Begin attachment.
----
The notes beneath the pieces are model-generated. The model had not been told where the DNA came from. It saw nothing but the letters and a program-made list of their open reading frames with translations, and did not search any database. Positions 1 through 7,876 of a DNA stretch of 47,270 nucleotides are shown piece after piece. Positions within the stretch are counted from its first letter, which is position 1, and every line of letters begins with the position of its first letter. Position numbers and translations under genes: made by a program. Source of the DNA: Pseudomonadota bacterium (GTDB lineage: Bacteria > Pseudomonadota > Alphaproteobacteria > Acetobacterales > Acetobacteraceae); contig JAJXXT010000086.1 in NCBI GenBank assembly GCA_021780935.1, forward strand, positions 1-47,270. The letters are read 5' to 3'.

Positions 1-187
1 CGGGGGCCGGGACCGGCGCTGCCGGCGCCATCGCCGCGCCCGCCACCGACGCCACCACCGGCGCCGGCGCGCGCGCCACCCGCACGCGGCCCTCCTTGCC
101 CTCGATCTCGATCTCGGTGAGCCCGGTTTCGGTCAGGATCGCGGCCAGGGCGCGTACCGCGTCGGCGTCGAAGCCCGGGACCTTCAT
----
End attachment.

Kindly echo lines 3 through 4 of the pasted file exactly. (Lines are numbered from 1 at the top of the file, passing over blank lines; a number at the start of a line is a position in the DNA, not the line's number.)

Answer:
1 CGGGGGCCGGGACCGGCGCTGCCGGCGCCATCGCCGCGCCCGCCACCGACGCCACCACCGGCGCCGGCGCGCGCGCCACCCGCACGCGGCCCTCCTTGCC
101 CTCGATCTCGATCTCGGTGAGCCCGGTTTCGGTCAGGATCGCGGCCAGGGCGCGTACCGCGTCGGCGTCGAAGCCCGGGACCTTCAT